The Monastery is important for its architecture, the mosaics, the mural paintings, as well as metalwork and enamel. The mural paintings of Gelati cover a chronological range which extends from the 12th to the 17th centuries, and it is therefore significant, as a kind of a museum of Georgian monumental painting. Gelati was not only a monastery, but also a centre of science and education. The Academy, which was founded here, was one of the most significant centres of culture in the ancient Georgia. Consequently, Gelati monastery both for its architectural merits and for the magnificent samples of Georgian culture represents a unique cultural treasury and a rare collection of excellent monuments of high artistic value, gathered in a single ensemble.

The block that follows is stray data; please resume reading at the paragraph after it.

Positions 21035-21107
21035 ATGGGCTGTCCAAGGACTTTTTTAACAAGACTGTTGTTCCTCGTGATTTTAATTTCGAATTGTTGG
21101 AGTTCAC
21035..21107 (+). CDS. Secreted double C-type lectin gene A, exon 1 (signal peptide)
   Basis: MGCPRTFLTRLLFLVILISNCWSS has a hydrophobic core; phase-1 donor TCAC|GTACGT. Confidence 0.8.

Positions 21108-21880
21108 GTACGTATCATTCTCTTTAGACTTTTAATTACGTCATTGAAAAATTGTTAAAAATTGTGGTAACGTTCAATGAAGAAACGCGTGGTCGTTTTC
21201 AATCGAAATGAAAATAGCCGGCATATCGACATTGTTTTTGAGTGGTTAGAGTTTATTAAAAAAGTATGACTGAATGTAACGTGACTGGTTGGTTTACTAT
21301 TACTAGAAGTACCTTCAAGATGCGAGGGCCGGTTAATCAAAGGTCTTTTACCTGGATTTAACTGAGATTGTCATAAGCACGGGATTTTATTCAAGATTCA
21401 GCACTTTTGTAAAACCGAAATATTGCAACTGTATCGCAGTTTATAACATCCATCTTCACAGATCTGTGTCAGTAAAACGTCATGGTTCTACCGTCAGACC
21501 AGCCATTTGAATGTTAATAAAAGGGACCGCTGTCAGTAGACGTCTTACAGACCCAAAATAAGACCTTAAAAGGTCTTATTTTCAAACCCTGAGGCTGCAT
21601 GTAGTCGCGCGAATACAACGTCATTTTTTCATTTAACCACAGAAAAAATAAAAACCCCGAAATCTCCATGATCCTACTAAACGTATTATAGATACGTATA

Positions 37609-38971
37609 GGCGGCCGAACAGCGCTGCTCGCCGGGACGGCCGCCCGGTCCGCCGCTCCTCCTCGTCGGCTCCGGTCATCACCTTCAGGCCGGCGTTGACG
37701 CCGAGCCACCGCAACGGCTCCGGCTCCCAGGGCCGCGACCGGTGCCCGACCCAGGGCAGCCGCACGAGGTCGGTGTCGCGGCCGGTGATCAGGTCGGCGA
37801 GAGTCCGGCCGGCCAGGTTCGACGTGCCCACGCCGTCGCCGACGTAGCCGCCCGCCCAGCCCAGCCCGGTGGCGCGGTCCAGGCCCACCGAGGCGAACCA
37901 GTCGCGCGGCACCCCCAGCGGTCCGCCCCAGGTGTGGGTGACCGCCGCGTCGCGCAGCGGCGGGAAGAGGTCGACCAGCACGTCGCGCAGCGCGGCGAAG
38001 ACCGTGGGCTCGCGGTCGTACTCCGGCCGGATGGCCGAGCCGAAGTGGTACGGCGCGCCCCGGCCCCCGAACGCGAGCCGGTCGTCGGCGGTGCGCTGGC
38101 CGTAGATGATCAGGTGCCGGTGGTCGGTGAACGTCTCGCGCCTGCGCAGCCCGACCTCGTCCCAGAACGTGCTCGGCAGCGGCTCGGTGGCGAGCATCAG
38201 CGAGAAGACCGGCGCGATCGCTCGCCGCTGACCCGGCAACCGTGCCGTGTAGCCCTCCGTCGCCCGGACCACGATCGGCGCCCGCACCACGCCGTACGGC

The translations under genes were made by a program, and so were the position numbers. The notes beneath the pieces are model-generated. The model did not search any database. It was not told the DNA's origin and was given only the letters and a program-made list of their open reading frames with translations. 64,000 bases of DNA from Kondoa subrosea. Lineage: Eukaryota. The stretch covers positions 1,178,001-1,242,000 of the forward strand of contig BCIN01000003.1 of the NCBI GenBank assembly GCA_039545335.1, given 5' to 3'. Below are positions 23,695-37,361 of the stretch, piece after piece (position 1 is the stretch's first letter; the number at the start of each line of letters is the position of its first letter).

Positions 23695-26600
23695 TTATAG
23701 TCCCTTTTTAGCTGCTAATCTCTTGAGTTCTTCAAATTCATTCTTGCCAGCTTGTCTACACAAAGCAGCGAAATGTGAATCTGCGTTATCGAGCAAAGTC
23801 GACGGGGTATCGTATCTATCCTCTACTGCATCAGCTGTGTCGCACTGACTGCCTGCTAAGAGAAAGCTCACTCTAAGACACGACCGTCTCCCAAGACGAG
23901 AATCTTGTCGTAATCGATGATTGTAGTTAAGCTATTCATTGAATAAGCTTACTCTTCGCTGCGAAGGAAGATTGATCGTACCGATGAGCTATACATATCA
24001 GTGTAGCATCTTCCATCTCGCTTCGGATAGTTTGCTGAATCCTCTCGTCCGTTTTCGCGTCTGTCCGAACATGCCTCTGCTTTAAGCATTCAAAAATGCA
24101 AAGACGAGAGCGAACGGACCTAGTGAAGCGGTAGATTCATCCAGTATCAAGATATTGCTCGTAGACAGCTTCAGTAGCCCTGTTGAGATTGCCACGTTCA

Entrances: The territory of Gelati monastery is fenced within a stone enclosure. The present entrance is from the east. Originally however the road led to the south porch, where the greatest Georgian king David IV the Builder was buried beneath the tombstone bearing an ancient Georgian Asomtavruli inscription: "This is my abode forever and ever, for I wish it. I have found eternal peace here". The iron gates of Ganja, brought by David's son, King Demetre I (1125-1156), in the memory of his victory, after the seizure of Ganja, are placed in the south porch. In the course of the centuries the south porch was rebuilt more than once, being finally closed and transformed into an annex.

The main church of the Nativity of the Virgin (12th century) is located in the centre of the ensemble. It is a cruciform-domed building, faced with large ashlars. Originally there was intention to make a three-sided ambulatory around the main building. However when the construction was finished, during the reign of Demetre I (1125-1156), separate annexes were built around the church including an annex with a porch on the south and the narthex on the west side. Annexes on the north side were built subsequently during the 13th century.